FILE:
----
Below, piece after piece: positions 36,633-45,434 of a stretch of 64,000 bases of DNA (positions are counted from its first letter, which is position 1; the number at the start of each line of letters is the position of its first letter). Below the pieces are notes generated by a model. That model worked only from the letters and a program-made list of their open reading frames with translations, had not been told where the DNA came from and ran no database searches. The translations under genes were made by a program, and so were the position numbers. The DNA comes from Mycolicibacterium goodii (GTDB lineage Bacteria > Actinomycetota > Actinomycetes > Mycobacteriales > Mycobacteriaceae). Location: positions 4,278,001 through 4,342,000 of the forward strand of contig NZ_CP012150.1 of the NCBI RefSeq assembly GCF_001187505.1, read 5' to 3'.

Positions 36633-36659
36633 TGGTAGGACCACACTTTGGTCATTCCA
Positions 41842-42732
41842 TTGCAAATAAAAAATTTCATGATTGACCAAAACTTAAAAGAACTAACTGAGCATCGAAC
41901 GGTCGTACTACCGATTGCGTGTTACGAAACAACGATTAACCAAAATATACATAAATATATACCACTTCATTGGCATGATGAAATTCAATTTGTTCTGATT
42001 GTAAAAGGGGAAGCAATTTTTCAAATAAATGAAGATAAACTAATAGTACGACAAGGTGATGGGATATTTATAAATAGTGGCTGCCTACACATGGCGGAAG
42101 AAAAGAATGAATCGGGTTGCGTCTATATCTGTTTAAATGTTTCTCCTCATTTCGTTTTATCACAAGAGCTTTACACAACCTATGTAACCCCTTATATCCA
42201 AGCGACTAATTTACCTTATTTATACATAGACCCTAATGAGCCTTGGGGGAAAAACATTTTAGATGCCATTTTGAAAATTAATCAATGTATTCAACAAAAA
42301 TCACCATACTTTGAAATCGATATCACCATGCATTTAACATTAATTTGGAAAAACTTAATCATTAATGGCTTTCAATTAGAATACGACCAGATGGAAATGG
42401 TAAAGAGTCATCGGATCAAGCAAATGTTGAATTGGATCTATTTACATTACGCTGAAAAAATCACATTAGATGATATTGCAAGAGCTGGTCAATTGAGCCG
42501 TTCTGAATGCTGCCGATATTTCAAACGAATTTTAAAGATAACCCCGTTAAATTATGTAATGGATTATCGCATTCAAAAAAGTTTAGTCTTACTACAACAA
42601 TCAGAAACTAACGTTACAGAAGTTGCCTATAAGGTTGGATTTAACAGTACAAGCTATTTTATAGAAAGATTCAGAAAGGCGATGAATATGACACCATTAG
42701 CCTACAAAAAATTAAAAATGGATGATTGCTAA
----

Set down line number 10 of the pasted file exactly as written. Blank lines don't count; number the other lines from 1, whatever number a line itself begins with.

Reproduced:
42301 TCACCATACTTTGAAATCGATATCACCATGCATTTAACATTAATTTGGAAAAACTTAATCATTAATGGCTTTCAATTAGAATACGACCAGATGGAAATGG